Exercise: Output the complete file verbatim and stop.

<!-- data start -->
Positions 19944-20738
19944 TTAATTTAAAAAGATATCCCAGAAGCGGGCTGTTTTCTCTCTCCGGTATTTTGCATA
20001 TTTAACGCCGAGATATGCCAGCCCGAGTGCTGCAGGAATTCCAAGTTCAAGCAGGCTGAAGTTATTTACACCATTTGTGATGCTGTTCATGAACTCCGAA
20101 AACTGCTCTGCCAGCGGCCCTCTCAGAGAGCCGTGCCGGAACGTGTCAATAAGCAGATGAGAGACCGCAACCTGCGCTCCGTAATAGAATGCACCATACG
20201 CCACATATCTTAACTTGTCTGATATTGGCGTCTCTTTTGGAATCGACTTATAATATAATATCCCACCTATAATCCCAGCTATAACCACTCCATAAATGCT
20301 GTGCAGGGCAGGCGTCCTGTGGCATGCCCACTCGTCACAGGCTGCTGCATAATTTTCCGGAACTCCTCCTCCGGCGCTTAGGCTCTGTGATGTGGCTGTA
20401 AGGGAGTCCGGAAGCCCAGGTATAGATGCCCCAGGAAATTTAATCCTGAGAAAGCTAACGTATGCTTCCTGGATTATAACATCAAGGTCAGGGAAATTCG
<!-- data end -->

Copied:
Positions 19944-20738
19944 TTAATTTAAAAAGATATCCCAGAAGCGGGCTGTTTTCTCTCTCCGGTATTTTGCATA
20001 TTTAACGCCGAGATATGCCAGCCCGAGTGCTGCAGGAATTCCAAGTTCAAGCAGGCTGAAGTTATTTACACCATTTGTGATGCTGTTCATGAACTCCGAA
20101 AACTGCTCTGCCAGCGGCCCTCTCAGAGAGCCGTGCCGGAACGTGTCAATAAGCAGATGAGAGACCGCAACCTGCGCTCCGTAATAGAATGCACCATACG
20201 CCACATATCTTAACTTGTCTGATATTGGCGTCTCTTTTGGAATCGACTTATAATATAATATCCCACCTATAATCCCAGCTATAACCACTCCATAAATGCT
20301 GTGCAGGGCAGGCGTCCTGTGGCATGCCCACTCGTCACAGGCTGCTGCATAATTTTCCGGAACTCCTCCTCCGGCGCTTAGGCTCTGTGATGTGGCTGTA
20401 AGGGAGTCCGGAAGCCCAGGTATAGATGCCCCAGGAAATTTAATCCTGAGAAAGCTAACGTATGCTTCCTGGATTATAACATCAAGGTCAGGGAAATTCG